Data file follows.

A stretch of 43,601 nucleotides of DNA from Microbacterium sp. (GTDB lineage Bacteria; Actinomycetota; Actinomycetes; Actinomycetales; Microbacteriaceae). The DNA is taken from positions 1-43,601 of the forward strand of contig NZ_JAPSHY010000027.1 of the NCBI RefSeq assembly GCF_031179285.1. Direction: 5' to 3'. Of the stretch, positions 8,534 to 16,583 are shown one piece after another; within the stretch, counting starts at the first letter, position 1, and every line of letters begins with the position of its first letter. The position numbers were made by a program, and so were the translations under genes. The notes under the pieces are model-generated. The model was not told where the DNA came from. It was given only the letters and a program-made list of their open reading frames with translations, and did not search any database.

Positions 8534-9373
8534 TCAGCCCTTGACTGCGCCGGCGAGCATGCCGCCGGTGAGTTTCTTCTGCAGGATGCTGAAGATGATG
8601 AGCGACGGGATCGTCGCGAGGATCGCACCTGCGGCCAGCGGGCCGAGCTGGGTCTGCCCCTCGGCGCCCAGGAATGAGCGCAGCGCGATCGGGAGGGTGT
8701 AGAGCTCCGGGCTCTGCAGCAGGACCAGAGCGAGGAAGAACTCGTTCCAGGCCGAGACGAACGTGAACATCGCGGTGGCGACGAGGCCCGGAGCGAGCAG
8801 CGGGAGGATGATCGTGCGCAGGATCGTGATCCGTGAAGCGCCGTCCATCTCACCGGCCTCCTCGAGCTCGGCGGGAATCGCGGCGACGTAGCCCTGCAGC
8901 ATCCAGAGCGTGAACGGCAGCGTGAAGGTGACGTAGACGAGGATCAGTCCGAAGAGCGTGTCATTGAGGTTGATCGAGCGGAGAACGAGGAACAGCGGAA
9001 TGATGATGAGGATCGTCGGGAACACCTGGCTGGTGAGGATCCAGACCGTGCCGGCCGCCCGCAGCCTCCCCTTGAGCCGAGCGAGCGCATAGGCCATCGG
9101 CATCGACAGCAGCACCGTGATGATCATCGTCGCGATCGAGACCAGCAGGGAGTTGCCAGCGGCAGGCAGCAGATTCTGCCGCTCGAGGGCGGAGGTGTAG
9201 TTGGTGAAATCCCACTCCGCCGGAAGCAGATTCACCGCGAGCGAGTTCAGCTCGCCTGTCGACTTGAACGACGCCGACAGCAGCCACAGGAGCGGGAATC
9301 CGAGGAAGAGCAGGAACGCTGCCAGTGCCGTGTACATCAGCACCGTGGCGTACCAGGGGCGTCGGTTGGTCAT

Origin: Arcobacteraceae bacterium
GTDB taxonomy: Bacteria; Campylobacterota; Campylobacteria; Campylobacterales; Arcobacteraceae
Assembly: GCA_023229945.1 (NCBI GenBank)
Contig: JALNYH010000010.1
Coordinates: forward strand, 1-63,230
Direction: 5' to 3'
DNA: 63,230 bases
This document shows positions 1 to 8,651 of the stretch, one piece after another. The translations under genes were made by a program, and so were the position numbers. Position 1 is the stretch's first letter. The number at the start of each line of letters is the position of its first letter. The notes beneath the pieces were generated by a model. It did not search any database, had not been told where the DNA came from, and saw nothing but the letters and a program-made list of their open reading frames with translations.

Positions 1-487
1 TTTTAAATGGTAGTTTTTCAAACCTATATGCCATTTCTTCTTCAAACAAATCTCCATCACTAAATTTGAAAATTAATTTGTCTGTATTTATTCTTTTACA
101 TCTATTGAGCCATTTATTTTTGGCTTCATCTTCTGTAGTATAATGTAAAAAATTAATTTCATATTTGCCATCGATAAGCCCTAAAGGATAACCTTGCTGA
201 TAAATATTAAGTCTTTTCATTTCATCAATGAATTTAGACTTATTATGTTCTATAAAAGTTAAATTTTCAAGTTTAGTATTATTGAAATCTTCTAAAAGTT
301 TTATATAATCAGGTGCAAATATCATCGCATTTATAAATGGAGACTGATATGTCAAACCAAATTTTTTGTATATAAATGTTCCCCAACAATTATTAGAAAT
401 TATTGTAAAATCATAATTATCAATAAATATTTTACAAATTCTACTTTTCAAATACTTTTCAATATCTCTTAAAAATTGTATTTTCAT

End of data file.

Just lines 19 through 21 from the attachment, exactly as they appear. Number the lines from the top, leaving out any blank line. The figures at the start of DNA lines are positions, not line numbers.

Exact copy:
This document shows positions 1 to 8,651 of the stretch, one piece after another. The translations under genes were made by a program, and so were the position numbers. Position 1 is the stretch's first letter. The number at the start of each line of letters is the position of its first letter. The notes beneath the pieces were generated by a model. It did not search any database, had not been told where the DNA came from, and saw nothing but the letters and a program-made list of their open reading frames with translations.

Positions 1-487
1 TTTTAAATGGTAGTTTTTCAAACCTATATGCCATTTCTTCTTCAAACAAATCTCCATCACTAAATTTGAAAATTAATTTGTCTGTATTTATTCTTTTACA